“We need to arm the Libyan people to finish this regime.” That was the assessment of Ali Aujali, a former Libyan Ambassador to the United States who has defected from the Gaddafi regime and now represents the country’s “Transitional National Council.” Appearing today at the Center for American Progress, Aujali pleaded for sustained American assistance in the battle to depose the tyrant of Tripoli.
But Aujali wasn’t particularly reassuring about a critical question now facing American policymakers weighing the next steps for Libya: Is the ragtag opposition truly capable of overthrowing Gaddafi without a western military escalation? The opposition’s ranks, particularly its military fighters, increasingly seem disorganized and divided, with tragicomic shades of a North African Keystone Kops operation.
Not to worry, Aujali insisted; talk of divisions within the resistance are overblown. “I don’t give these differences big concern, to be honest,” he said. And to the extent there are such rifts, Aujali argued, they’re a refreshing sign of political freedom. “For the first time since 1969 there are differences between Libyan leaders that come out in the press,” he said.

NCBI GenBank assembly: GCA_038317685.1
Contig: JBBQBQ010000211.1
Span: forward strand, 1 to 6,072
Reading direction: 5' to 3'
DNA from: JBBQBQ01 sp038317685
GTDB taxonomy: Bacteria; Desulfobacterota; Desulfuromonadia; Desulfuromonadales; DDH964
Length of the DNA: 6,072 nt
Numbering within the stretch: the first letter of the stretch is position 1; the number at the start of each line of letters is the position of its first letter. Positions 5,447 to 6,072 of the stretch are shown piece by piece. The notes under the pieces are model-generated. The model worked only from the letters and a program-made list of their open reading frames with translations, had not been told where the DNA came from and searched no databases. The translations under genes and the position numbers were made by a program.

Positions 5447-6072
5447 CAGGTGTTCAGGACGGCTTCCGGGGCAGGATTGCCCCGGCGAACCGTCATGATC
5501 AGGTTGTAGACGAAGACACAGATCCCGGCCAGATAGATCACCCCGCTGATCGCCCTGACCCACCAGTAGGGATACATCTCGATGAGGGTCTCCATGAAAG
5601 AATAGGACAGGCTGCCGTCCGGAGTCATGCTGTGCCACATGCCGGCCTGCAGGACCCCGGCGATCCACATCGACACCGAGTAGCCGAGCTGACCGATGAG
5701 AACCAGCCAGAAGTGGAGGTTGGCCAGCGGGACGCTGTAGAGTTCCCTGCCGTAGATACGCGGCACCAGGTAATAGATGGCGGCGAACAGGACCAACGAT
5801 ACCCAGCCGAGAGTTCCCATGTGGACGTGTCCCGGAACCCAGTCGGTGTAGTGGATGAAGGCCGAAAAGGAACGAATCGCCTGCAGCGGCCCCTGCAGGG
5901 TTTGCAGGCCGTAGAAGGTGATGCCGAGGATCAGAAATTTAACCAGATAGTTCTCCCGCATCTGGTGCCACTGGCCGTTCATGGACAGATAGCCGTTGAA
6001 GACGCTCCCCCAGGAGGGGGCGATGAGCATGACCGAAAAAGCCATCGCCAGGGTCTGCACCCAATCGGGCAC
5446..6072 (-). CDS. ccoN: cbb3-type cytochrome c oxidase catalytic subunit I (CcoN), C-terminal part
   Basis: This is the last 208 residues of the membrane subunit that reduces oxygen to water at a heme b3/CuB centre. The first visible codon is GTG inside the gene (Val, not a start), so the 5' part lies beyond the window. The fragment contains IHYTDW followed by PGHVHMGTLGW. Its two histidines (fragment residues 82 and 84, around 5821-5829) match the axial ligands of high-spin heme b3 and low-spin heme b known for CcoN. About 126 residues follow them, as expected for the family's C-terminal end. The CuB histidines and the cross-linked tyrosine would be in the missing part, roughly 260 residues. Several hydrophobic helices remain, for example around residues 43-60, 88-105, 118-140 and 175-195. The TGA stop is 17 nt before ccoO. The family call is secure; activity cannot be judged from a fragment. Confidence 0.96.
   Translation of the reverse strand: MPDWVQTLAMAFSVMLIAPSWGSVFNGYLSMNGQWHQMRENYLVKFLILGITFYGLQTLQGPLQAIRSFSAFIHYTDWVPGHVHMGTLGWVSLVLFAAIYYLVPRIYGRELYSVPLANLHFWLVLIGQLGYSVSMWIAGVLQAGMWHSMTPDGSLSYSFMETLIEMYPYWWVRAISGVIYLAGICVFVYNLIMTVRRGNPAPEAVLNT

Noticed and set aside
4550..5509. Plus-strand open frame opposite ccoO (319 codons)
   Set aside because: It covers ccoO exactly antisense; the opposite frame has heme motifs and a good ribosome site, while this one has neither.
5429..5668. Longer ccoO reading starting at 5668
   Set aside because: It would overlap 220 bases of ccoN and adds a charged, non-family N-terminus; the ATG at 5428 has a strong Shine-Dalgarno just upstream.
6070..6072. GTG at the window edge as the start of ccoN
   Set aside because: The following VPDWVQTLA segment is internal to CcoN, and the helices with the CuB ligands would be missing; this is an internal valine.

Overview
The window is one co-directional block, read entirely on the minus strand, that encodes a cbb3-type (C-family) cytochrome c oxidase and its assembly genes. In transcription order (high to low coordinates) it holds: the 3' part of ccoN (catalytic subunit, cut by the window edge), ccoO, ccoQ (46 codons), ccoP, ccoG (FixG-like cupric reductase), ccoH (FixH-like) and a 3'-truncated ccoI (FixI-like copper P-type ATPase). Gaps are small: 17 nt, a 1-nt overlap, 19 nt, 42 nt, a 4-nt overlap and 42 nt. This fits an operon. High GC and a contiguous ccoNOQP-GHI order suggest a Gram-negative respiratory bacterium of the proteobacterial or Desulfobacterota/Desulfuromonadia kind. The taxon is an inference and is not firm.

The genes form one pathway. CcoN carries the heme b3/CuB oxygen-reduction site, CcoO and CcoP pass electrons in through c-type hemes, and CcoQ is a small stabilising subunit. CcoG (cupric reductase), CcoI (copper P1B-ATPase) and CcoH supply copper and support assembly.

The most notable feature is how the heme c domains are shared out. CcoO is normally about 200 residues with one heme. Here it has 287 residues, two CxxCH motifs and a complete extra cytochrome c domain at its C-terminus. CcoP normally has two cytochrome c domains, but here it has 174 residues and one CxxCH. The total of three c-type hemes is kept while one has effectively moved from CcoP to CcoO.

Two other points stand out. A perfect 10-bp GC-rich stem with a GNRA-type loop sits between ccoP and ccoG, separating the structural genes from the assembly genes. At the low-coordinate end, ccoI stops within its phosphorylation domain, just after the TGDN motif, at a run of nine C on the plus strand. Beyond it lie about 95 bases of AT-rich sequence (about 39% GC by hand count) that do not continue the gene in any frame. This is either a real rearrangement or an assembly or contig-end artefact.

And as for talk that Islamic radicals might be helping to guide the rebellion, “Nobody can claim that al Qaeda is behind this, or extremists are behind this,” Aujali said. “Libya is a very moderate society.” Any radicals moved to join the fight in Iraq or Afghanistan, he argued, would be captured or dead.
It all sounded nice. It also happened to be what Aujali surely knew his American audience needs to hear if its going to grant extended support to his rebel allies. But Aujali’s assertions were backed up with little evidence or deeper reasoning. His message amounted to, “Trust me.”
One thing was clear, though: His determination to fight. Aujali rejected out of hand any peace proposal that would allow Gaddafi to remain in the country, or allow his sons to take control. And asked about a Libya divided between east and west, he was firm. “No Libyan will accept that,” Aujali said. “This is not an option. This is not even on the table…. The Libyans, they will fight until they get rid of Gaddafi… We are one country and we will die for that.”
To that end, Aujali pleaded for the U.S. to facilitate training and a supply of weapons for the rebel forces, and to give the opposition access to the $30 billion in Libyan assets we froze in February. (Just no foreign troops on Libyan soil, he said.)
“If we just have the no fly zone, [it] will not deal with Gaddafi’s forces, and I think this crisis will take a long time,” he said. That much, at least, seems all too plausible.